Our British correspondent, John Honeywell aka Captain Greybeard was onboard Ovation of the Seas when she sailed out of Germany. He reviews the ships for Cruise Passenger.

An observation capsule that can be raised more than 90 metres above the waves, a bumper car rink, a circus school, surf and sky-diving simulators, 18 dining venues… Welcome to Ovation of the Seas, Royal Caribbean’s third Quantum-class ship and the largest and most-technologically advanced ship to be homeported in Australia.

Like its older sisters, Quantum and Anthem of the Seas, Ovation is packed with innovative features that are the first of their kind at sea. Innovations that have been pulling in the crowds since Quantum launched in 2014 and Anthem in 2015.

But Ovation is a bit different. She has been built for the Asian and Australian market and was christened in Tianjin, China in June, after a 53-night “Global Odyssey” from Southampton. Her godmother is Fan Bingbing, China’s biggest movie star.

While China got first dibs on the new megaship, which will homeport in Tianjin until November, Australian cruisers won’t have to wait long. Ovation will be homeported in Sydney from December for the 2016/17 wave season and will sail itineraries around Australia, New Zealand and the South Pacific.

Throughout the ship, a $6 million art collection has been assembled to represent Ovation’s destinations and guests, inspired by the words of Confucius: “Wherever you go, you go with all your heart.”

One highlight piece greets passengers as they step inside for the first time from the deck 5 promenade into the Royal Esplanade. Sky Wave is claimed to be the first kinetic sculpture at sea. The installation pivots and oscillates to mirror the flow of wind and water. In prime position at the centre of the ship’s Rotunda, flanked by Jamie Oliver’s Italian restaurant, Vintages wine bar and the Cartier shop, is a stunning piece called Red Thread. The work of Chinese artist Bieli Liu, it represents a legend about invisible threads holding children to their soul mates.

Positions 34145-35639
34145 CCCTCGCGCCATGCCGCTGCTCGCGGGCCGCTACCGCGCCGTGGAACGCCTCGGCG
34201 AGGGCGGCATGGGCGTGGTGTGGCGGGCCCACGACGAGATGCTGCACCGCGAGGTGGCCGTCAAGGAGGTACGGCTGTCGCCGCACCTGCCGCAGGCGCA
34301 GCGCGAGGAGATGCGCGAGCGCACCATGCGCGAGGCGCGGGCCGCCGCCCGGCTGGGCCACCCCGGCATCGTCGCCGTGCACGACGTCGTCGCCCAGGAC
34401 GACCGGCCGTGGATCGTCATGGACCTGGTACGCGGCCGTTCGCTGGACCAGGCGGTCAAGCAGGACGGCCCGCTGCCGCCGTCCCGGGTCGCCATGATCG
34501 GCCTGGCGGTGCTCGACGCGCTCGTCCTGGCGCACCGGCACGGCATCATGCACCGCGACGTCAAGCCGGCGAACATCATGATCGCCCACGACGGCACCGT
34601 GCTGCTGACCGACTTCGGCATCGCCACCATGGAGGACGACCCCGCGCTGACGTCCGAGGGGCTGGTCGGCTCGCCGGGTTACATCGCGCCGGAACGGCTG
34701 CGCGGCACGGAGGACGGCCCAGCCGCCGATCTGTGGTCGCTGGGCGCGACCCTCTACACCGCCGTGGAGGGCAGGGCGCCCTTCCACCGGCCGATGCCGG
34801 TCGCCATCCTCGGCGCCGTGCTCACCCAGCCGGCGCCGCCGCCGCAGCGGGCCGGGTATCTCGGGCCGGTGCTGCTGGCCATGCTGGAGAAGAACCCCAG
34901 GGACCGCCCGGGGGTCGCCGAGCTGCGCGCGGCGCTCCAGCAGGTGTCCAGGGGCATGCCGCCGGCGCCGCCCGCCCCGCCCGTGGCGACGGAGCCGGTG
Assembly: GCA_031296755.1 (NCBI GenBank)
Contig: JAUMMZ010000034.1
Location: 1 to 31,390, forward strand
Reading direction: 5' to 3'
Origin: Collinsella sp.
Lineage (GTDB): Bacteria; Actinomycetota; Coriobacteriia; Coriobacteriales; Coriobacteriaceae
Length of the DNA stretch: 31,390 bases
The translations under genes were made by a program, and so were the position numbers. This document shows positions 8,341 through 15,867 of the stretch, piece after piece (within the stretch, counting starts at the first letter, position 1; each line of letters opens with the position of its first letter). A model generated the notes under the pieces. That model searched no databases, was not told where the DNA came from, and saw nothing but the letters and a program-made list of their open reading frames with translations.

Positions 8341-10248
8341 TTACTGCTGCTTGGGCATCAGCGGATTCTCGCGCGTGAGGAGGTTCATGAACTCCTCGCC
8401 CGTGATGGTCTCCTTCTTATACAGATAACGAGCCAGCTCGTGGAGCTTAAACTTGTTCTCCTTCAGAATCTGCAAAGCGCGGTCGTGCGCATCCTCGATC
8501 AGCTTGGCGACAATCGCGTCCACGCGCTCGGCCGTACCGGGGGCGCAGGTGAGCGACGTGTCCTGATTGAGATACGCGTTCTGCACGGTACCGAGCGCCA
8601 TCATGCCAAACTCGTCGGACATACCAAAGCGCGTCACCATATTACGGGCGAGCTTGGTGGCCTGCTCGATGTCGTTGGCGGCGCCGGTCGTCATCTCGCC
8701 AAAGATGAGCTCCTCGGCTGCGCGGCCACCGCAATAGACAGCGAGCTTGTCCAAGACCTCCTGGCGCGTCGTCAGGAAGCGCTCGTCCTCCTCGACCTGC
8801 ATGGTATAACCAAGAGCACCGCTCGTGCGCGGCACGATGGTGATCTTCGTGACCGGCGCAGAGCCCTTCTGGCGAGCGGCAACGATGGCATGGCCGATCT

High on deck 15, at the entrance to the SeaPlex sports centre, a six-and-a-half ton mother panda reaches down to her three-metre tall baby. The statue, by British-based artist Jo Smith, is both a symbol of good luck and a nod to the World Wildlife Fund, with whom Royal Caribbean recently struck a US$5 million, five-year partnership aimed at ensuring the long-term health of the oceans.

Figures by Zheng Lu balance outside the spectacular entertainment venue, Two70, at the stern of the ship. The acrobatic pose of the sculpture echoes the feats performed nightly inside Two70, a multi-function venue that cost US$13.5 million to build and equip.

During the day the double-height space serves as a bar and cafe, with a library and studio on the upper level. There’s seating for 500 and passengers can relax with a drink and a snack while gazing at the ship’s wake through enormous 270-degree windows.

At night, the windows become a vast screen for projected footage of breath-taking scenes from around the world, or virtual concerts. Overhead is one of the most complex robotics projects anywhere in the world – six high-definition LED screens mounted on robotic arms suspended from a moving gantry. The venue is home to Spectra’s Cabaret, which blends music and acrobatics.

Finally, the food – top of most people’s lists when it comes to cruising. Aside from the Johnny Rockets burger bar being replaced by the Dreamworks-themed Kung Fu Panda Noodle Bar, there have been surprisingly few adaptations for the Asian market. There 18 dining options including four main venues (all complimentary) and specialty restaurants, such as Jamie’s Italian and Michael’s Genuine Pub, as well as Royal Caribbean favourites such as Chops Grille and Izumi Japanese.